The third edition of Mr Adie’s book is now available through Amazon.
This volume has all the textual material from the first two editions (there was considerable overlap, but each volume had material the other did not). I remain grateful to Sophia Wellbeloved and James Evans for publishing the first and second editions respectively.
I have also made a few updates: not too many, just a few. The most important addition is perhaps the diagram of the background to the Four Ideals Exercise which Mr Adie drew, in 1948 or 1949 at the Hotel Belfast in Paris.
On the back cover is a full colour portrait of Mr Adie at his breakfast table, with eyes closed. In the forepapers is a black white of him, taken at the same photo shoot, but with his eyes open, and looking at the camera. It seems clear that these were taken deliberately, so that there would be first class record of Mr Adie remembering himself, in the collected state. These two photographs alone are an ongoing teaching. There are other photographs:
viii An elderly Mrs Adie at the piano
xxvii A photograph of Gurdjieff, with a searching gaze, sent to me by Jean de Pomereu, son of Bobby de Pomereu, a personal pupil of Gurdjieff. I am most grateful for this photo, unique so far as I know. May the Count de Pomereu attain to the Kingdom of Heaven.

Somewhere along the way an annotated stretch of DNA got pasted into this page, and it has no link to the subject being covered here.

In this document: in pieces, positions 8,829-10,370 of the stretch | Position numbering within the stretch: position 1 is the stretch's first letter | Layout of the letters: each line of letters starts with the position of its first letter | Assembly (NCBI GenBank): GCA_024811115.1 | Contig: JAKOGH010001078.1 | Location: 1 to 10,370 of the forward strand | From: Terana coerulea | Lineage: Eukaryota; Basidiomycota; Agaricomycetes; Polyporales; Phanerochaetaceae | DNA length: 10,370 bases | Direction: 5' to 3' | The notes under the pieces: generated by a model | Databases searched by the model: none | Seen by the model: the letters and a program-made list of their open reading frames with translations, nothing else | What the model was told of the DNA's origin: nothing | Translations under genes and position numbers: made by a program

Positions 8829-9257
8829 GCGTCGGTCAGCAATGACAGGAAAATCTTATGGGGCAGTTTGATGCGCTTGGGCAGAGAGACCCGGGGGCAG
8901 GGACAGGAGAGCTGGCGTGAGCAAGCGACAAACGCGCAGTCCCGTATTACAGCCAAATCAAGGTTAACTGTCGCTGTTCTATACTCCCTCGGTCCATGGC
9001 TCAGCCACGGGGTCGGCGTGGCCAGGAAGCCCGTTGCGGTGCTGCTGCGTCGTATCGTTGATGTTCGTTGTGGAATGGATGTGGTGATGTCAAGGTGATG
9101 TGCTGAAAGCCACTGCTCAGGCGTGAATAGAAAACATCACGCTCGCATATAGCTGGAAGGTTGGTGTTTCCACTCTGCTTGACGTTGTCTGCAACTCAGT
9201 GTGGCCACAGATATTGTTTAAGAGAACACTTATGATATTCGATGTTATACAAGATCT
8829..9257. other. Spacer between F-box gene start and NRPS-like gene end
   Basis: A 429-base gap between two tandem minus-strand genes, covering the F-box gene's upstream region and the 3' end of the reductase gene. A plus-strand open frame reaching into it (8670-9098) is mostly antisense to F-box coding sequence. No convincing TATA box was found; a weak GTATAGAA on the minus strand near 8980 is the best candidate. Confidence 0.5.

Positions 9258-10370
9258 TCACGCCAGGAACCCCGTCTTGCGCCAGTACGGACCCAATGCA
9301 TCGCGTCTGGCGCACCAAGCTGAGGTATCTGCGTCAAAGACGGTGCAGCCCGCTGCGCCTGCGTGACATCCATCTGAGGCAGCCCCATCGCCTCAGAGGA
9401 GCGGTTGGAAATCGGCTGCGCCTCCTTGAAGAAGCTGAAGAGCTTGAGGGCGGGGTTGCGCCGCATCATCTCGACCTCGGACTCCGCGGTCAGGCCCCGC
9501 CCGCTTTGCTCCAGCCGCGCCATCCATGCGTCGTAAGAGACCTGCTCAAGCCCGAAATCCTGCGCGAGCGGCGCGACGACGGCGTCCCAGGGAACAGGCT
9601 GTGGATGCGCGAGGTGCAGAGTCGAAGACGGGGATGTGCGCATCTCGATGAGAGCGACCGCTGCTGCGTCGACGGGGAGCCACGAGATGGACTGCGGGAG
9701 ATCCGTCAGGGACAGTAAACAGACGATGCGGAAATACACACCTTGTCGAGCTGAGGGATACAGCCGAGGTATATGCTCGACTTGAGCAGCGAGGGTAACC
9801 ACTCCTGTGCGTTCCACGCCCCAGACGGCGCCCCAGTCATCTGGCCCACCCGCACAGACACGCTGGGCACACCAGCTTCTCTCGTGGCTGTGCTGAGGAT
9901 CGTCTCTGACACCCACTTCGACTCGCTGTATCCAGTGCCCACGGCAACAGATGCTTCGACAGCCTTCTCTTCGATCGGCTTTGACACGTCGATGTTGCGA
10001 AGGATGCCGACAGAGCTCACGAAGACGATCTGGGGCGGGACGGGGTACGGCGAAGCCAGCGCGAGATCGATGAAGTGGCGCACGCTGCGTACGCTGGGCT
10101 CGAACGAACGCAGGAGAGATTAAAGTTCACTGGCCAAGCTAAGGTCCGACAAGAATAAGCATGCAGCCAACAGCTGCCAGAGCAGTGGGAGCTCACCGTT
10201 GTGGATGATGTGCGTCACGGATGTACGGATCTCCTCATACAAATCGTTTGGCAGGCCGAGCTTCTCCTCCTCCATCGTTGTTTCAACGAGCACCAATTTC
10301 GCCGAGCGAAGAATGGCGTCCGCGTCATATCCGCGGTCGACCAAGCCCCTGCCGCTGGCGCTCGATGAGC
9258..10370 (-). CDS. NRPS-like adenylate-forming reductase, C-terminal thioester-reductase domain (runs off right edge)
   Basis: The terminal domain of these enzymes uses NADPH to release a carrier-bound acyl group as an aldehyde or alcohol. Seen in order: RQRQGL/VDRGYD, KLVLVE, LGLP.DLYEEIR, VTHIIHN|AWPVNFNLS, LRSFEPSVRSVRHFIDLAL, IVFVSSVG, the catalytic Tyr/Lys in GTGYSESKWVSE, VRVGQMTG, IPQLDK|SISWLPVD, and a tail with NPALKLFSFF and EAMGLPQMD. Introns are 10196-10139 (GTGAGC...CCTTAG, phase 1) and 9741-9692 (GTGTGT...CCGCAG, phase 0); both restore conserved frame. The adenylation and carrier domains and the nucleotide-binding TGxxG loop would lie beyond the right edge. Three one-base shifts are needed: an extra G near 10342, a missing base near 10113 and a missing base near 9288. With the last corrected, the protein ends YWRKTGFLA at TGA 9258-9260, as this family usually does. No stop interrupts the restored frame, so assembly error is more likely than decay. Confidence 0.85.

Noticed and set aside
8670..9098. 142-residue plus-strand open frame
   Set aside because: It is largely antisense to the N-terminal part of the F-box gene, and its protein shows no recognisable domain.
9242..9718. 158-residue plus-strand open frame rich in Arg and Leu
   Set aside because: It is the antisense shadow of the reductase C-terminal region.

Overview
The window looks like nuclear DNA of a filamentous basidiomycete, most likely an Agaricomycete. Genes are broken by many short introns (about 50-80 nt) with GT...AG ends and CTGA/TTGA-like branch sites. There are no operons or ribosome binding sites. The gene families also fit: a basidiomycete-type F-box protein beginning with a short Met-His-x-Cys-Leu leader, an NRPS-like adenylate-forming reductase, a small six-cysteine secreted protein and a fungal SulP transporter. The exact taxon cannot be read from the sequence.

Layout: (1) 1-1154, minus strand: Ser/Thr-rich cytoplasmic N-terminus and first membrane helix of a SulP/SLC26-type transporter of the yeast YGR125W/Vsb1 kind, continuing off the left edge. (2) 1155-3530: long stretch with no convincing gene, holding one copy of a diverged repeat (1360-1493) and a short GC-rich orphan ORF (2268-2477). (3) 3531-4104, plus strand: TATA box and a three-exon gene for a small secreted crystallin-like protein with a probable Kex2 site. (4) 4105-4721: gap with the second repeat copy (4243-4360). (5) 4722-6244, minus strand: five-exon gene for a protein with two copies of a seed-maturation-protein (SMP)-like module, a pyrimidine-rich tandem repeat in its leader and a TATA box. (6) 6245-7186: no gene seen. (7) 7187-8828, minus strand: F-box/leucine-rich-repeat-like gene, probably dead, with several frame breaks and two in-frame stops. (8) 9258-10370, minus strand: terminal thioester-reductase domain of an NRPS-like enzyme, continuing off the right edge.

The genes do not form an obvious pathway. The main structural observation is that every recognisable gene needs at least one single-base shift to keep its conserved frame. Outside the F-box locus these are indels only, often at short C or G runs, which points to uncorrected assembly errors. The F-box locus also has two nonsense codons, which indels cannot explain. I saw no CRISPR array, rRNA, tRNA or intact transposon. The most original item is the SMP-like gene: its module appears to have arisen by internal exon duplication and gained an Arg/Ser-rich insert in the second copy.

12 Gurdjieff’s mother.
26 Two photographs from Mrs Adie’s Movements classes at Newport in the 1970s.
45 The Four Ideals diagram.
54 Two photographs: a young Mr Adie and a middle-aged Mr and Mrs Adie in an informal pose.
60 Mme Sophia Ouspensky.
88 Mme de Salzmann.
102 The Small Studio at Newport, with the three-dimensional Yin and Yang symbol, and Seal of Solomon.
124 A diagram Mr Adie made of the centres and their functions, and a note he wrote on “Real I.”
130 Mr Adie with a gardening team at Newport.
170 Mr Adie watching two women cleaning a window to be installed in the Large Studio. His posture is remarkable: utterly upright, but bending his head forward to see. Clearly awake in his body.
252 Handwritten notes by Mr Adie, made on an envelope, on what it is to be a sane man. I rather think that inspiration struck him and he used the first paper at hand, and then, thankfully, retained it.
267 The four pages of a short letter from J.G. Bennett to Mr Adie, 20 May 1950.